#DataPrivacyDay Interview: Robert Waitman, Director of Data Privacy, Cisco

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Thursday January 28 2021 marked Data Privacy Day, an international effort to empower individuals and business to respect privacy, safeguard data and enable trust.

With so many data privacy issues – most notably (but not limited to) the COVID-19 pandemic and global democratic tensions – currently playing key roles in everyday life, there has never been a better time to openly discuss and address the data privacy landscape.

Amid that backdrop, Infosecurity spoke with Robert Waitman, director of data privacy at Cisco, to gain his take on the key data privacy scene and the role data privacy is playing in the cybersecurity sphere.

How would you rate the state of data privacy in 2021?

The days of thinking about privacy as merely a compliance issue are over. Accelerated by the pandemic, privacy has become an essential priority for management, employees and customers alike.

According to our recent data privacy benchmark research, 90% of organizations say their customers won’t buy from them if data is not well protected.  What’s more, over two-thirds are now recognizing the business value that comes from privacy investment, including improved operational efficiency, reducing privacy-related sales delays and building trust with customers.

What are the key data privacy issues currently impacting society?

Personal data, including our health status, social contacts and physical locations, have been needed to help control the spread of COVID-19. Information about who has been vaccinated will also have to be handled carefully going forward. Despite this, over 60% of individuals want little or no change to privacy protections, and they continue to be concerned that their data might be used for unrelated purposes or sold to third parties for marketing purposes.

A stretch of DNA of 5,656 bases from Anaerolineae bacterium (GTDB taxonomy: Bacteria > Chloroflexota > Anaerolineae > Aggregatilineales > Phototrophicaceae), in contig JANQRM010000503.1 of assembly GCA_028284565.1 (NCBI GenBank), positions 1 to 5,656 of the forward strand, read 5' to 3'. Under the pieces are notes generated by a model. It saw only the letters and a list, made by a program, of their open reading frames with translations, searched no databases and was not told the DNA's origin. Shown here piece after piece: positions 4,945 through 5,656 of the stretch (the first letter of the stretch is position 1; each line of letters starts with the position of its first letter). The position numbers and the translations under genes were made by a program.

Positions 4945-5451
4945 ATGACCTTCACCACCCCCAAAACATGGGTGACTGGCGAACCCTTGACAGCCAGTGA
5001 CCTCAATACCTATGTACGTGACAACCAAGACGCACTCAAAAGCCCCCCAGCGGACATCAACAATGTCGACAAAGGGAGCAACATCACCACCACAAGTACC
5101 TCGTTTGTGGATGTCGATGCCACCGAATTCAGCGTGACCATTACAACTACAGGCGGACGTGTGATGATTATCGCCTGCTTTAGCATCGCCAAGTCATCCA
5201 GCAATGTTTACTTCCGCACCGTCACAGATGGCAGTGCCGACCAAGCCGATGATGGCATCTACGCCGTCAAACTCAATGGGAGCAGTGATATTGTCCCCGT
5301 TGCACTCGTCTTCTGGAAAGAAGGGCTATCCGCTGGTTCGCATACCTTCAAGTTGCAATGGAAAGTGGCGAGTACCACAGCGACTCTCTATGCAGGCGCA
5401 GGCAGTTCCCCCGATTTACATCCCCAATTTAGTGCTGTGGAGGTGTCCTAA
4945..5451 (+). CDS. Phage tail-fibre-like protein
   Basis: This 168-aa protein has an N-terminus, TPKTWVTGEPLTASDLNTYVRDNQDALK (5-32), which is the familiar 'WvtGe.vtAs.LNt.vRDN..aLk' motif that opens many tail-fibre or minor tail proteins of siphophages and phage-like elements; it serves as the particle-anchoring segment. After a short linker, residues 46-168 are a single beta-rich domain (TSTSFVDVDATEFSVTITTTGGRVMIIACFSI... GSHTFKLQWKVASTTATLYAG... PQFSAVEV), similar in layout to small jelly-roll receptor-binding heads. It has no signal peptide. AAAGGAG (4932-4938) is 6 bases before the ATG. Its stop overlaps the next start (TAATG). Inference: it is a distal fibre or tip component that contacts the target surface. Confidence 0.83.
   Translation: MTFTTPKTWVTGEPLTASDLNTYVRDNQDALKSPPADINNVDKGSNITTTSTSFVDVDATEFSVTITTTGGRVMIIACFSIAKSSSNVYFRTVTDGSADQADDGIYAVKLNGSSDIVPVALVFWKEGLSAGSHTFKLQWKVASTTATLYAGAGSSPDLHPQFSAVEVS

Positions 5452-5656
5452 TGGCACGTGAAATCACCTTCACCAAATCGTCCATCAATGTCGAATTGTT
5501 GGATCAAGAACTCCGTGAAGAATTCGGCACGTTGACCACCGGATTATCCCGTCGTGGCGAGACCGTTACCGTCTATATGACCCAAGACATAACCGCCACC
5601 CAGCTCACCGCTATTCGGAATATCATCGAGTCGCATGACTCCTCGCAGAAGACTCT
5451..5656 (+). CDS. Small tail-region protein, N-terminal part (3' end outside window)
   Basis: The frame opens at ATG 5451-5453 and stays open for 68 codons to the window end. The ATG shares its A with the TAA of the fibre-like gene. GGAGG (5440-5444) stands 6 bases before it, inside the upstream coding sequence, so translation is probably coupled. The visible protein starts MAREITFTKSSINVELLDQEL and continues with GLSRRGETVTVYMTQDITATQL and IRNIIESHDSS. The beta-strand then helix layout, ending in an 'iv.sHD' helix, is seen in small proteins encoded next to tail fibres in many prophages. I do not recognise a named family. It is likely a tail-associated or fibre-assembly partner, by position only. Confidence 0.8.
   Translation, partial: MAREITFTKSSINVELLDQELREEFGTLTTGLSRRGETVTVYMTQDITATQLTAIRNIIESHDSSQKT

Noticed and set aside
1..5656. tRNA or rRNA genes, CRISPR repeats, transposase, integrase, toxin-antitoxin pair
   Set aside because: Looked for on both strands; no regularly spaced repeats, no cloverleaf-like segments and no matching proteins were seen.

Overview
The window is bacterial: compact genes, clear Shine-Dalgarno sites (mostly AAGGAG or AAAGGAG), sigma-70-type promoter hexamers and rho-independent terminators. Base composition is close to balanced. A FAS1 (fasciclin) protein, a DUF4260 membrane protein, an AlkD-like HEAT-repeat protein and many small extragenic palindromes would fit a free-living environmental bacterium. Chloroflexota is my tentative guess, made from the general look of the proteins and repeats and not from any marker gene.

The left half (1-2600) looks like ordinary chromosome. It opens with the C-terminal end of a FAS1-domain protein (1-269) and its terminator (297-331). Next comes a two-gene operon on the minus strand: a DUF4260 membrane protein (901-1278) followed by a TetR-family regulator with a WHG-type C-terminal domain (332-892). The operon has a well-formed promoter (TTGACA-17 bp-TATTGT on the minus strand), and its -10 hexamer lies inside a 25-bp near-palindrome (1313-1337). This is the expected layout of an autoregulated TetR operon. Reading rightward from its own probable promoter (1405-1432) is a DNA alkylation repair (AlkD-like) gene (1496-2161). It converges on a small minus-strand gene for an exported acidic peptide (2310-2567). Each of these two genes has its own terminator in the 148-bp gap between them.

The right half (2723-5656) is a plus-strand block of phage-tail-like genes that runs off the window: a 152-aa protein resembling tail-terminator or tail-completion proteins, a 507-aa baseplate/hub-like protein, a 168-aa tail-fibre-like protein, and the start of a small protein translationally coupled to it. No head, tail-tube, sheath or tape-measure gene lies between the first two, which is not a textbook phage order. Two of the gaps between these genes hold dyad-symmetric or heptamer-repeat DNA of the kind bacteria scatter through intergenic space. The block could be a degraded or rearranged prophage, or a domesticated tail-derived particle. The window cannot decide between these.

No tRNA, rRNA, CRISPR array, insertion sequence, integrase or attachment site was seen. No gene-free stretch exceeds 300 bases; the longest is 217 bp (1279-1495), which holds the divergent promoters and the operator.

In addition, the rapid shift to remote working has put additional burdens on organizations to keep things running, and 87% of individuals are concerned about the privacy protections associated with the tools they are using to work and interact remotely. 

Where does data protection fit into wider cybersecurity strategies?

Data privacy and governance must be integrated with security, and organizations cannot have strong privacy without strong security.

Data protection efforts strengthen cybersecurity, too. Three-quarters of respondents saw a direct correlation between privacy investments and the ability to mitigate security losses. Privacy skills have also become a core capability among security professionals, and more than a third now say it’s one of their primary areas of responsibility.

What is being done to ensure the privacy of data on a national and international scale, and what more needs to be implemented?

Over 130 countries now have omnibus privacy legislation, anchored around principles of transparency, fairness and accountability. These laws provide guardrails on the appropriate use of data and help assure customers that their data is being properly handled. Unlike other regulations that add cost and complexity, these laws are quite popular with nearly 80% of organizations around the world indicating they have had a positive effect. External privacy certifications (e.g. ISO 27701) also make it easier for organizations to do business together, and 90% said these certifications are now an important factor in the buying process.

Going forward, there is much work to do. Many countries are working to implement or improve their privacy laws. Cisco supports having a federal privacy law in the United States, which would help avoid having many separate state regulations that could be onerous or even conflicting. We should also work to make more consumers aware of privacy laws and their rights under these laws, as that builds confidence that all parties – governments, organizations and individuals – are working to ensure that personal data will be appropriately protected.

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